What does the dead parachutist symbolize? Does he symbolize something other than what the beast and the lord of the flies symbolize?

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Susan Hurn | College Teacher | (Level 1) Educator Emeritus

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The beast and the lord of the flies are both symbols of man's savage instincts and evil itself. The dead parachutist does not seem to suggest these dark connotations, but perhaps the distinction is not as defined as it seems.

On one level, the parachutist might symbolize the civilization from which the boys have been cut off. He comes from the world outside, the world wherein they used to live before becoming isolated on the island. He might be interpreted as a symbol of the world as a place of sophisticated technology and progress far removed from the primitive conditions of the island. The parachutist is an adult, perhaps symbolizing order, mastery, and authority in contrast to the boys' immaturity. He may be seen, therefore, as symbolizing all the boys have lost. Simon seems to view the parachutist in these terms as he attends to his body with gentleness and respect.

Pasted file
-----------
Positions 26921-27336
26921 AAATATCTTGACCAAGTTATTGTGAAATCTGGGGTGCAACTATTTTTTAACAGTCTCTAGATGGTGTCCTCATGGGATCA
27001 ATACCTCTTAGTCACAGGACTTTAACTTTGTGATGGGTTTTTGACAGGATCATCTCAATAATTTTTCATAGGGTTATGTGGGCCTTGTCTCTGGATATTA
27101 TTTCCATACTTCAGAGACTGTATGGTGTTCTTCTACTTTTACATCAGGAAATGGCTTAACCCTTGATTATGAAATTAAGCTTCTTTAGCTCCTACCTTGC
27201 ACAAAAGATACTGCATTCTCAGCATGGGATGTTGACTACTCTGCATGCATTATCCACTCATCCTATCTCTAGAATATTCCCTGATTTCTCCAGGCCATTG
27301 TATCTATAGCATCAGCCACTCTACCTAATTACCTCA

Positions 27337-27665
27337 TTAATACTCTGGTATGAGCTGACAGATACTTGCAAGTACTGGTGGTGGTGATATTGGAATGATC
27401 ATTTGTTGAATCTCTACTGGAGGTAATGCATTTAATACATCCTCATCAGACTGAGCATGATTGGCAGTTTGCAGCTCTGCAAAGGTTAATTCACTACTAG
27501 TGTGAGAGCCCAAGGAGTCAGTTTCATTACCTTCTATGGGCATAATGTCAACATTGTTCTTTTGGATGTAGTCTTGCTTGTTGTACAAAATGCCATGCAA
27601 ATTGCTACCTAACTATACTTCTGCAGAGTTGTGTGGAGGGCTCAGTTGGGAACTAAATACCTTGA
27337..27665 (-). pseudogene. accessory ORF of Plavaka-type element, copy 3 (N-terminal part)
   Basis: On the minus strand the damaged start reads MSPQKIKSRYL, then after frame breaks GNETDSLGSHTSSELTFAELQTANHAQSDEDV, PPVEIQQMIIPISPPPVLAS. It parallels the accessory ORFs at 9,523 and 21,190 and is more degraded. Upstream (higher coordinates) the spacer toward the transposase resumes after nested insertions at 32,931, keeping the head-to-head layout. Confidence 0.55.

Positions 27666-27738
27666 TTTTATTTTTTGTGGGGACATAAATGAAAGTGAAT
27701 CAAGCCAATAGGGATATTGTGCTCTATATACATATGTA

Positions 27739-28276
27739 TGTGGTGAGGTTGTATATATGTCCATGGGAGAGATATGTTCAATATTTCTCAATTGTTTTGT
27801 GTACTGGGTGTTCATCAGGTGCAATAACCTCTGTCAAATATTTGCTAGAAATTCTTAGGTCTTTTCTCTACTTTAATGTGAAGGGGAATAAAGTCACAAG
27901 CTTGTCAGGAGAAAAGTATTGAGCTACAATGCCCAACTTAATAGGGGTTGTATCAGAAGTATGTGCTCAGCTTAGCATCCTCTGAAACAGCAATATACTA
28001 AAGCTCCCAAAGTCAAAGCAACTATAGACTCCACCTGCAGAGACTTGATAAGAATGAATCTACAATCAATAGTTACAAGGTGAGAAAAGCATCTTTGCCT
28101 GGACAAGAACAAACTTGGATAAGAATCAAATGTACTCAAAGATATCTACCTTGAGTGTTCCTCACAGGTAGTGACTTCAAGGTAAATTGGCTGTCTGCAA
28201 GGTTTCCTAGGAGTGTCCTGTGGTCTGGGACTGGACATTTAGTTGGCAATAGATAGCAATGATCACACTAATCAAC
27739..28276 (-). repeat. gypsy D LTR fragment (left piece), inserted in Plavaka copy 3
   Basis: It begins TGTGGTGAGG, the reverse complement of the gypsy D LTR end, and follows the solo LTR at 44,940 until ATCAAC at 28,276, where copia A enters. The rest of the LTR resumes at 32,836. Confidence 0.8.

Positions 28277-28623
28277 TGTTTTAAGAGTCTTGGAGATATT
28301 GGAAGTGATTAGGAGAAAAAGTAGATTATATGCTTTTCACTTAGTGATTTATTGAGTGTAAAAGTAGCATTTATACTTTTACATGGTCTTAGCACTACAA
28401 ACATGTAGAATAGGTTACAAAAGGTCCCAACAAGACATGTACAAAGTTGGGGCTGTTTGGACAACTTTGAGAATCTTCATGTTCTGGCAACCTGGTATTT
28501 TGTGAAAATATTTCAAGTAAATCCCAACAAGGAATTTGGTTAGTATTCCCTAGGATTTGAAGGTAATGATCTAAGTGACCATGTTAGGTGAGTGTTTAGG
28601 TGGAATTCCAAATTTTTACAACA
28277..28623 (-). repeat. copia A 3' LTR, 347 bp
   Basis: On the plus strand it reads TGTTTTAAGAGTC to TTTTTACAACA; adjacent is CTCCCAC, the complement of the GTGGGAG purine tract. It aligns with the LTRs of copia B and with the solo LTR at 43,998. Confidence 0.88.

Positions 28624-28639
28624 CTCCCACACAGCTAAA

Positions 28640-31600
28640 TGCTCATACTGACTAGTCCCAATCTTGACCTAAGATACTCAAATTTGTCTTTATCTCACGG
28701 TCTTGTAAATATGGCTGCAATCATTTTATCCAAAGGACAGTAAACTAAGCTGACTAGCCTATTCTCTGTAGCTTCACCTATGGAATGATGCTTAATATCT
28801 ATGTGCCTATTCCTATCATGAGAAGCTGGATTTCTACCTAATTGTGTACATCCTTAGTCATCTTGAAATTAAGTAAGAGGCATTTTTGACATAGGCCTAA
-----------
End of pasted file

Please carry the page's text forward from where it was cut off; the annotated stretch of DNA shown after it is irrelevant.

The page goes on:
On a deeper level, perhaps the parachutist symbolizes the essence of the beast and the lord of the flies, savagery and evil in action. His remains are the result of battle; his body is a product of warfare. The war raging in the outside world is rooted in the same primal instincts that have created war on the island. Civilization exists nowhere, and no one is safe from what lies within.

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